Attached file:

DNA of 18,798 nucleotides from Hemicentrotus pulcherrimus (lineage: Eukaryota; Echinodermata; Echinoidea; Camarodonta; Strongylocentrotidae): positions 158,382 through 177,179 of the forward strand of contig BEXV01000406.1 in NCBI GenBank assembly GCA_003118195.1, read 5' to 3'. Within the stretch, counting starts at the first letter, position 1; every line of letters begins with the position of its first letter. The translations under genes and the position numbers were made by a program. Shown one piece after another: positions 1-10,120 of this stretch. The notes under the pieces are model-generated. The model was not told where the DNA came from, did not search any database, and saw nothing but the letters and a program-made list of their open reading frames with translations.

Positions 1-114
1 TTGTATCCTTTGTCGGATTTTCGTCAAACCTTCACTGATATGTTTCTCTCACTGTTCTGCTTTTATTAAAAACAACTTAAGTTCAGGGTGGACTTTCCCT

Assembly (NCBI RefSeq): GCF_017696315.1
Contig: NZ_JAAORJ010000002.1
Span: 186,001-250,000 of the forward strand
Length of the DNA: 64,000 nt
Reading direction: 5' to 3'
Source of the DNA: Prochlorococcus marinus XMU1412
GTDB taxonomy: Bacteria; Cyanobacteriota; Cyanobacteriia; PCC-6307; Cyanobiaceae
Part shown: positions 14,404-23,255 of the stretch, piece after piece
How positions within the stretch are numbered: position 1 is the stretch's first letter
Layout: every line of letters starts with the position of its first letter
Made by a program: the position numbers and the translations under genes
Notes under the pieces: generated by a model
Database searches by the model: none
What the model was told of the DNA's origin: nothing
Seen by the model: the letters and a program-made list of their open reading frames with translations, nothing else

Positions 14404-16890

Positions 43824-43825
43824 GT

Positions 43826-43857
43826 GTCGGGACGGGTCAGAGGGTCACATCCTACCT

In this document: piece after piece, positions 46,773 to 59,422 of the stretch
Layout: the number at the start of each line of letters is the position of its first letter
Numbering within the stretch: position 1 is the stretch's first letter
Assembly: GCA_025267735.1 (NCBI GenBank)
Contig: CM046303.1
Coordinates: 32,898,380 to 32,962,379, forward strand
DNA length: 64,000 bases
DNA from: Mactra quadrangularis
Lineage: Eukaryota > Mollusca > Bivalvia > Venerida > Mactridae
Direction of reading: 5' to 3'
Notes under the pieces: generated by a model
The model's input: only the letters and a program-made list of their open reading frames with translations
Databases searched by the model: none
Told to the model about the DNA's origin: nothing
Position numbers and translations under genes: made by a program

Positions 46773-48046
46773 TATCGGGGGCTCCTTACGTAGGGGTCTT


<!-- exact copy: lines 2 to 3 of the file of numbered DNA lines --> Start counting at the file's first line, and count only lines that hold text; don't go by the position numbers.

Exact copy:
Positions 1-114
1 TTGTATCCTTTGTCGGATTTTCGTCAAACCTTCACTGATATGTTTCTCTCACTGTTCTGCTTTTATTAAAAACAACTTAAGTTCAGGGTGGACTTTCCCT